Mr.Joglekar, Research Assistant of the Gokhale Institute in charge of an economic re-survey of Pusegaon, gave us much information, and more important, helped greatly in the interpretation of what we saw.

To form a conception of the District's future, we visited the huge Koyna Hydro Electric Project - scheduled to commence supply in October 1961- which it is hoped will encourage the development of small industries; and also visited the three leading industrial concerns in the district (Kirloskar Brothers and Cooper Engineering making pumps and agricultural implements and the Ogale Glass Works), observing the functioning of rural industries and the contribution they can make to the economy of a farming area.

Visits to a number of schools and colleges, and to adult literacy classes demonstrated the determined efforts being made in education. The staffs of the local schools willingly acted as interpreters and gave information on social matters; in particular Mr.J B.Patil, Headmaster of the Pusegaon High School, gave freely of his time and patience.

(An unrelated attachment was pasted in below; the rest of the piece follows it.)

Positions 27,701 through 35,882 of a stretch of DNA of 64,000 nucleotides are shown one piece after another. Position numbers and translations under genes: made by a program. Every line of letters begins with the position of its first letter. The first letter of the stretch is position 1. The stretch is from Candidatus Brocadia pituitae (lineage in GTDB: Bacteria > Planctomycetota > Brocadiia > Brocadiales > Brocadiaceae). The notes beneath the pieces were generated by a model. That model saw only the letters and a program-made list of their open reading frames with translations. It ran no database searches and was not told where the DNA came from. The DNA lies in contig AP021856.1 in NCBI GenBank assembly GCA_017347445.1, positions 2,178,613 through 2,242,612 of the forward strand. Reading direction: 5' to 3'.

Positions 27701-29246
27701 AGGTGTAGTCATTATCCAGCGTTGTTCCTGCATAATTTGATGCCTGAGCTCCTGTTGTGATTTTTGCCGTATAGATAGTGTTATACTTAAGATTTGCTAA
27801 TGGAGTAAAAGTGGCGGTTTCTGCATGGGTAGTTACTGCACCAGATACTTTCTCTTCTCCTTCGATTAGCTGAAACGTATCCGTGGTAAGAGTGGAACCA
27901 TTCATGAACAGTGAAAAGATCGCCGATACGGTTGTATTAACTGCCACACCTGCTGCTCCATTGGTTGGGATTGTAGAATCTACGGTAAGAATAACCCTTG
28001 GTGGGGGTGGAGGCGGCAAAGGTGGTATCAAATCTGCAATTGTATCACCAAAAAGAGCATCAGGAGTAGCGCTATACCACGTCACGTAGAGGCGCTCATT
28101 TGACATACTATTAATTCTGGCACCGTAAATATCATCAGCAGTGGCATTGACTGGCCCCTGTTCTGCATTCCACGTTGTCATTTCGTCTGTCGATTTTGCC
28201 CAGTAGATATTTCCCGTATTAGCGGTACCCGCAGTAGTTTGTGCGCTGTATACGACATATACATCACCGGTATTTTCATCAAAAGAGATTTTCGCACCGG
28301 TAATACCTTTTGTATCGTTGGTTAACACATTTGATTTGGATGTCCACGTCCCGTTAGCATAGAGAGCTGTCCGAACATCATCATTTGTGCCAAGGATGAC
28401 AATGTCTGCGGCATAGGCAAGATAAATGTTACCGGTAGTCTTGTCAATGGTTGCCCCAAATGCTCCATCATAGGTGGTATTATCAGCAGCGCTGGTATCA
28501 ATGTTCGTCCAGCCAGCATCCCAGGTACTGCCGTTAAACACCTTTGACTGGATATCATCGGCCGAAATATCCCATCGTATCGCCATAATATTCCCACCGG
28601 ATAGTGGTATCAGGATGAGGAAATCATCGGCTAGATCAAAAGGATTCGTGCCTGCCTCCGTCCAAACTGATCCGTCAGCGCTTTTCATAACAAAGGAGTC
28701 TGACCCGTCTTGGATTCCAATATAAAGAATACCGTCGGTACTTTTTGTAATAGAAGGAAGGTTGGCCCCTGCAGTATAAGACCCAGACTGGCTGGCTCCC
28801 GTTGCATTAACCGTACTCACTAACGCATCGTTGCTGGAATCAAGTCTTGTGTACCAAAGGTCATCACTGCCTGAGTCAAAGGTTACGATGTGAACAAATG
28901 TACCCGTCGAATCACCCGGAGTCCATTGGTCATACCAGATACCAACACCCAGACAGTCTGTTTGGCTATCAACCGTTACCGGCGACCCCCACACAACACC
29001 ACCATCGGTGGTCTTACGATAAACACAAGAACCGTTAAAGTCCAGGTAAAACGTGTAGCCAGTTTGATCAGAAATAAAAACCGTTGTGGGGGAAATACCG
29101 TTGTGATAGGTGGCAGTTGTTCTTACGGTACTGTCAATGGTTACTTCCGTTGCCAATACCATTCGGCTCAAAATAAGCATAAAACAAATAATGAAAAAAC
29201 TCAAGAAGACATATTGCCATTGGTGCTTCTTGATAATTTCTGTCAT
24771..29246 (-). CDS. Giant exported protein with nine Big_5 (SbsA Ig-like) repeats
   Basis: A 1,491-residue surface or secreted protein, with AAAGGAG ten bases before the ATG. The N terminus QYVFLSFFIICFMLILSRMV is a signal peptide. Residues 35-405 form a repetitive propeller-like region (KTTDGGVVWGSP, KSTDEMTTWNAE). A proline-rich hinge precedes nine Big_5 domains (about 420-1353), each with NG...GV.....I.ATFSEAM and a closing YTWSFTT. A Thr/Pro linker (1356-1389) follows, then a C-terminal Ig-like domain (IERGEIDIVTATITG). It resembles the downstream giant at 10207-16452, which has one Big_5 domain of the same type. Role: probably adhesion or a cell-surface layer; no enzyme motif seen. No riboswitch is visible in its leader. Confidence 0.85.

For such understanding as we acquired during our too-brief stay, we are deeply indebted to the friendliness and co-operation of everyone we met.


Outline of the Andean Progarmme, International Labour Office, Geneva December 1961

Second project —Bolivia    

    Our initial ideas concerning the Bolivia Project had developed through correspondence with the International Labour Office and the associated Andean Mission. In the course of the Expedition's first week in La Paz these ideas were molded more firmly into a three month itinerary during discussions with Miss Joan Anstee, Resident Representative of the United Nations in Bolivia, and Señor Rafael Baraona of the Economic Commission for Latin America. [Joan Anstee is now Dame Margaret Anstee and has retired from the United Nations where she became Under Secretary General].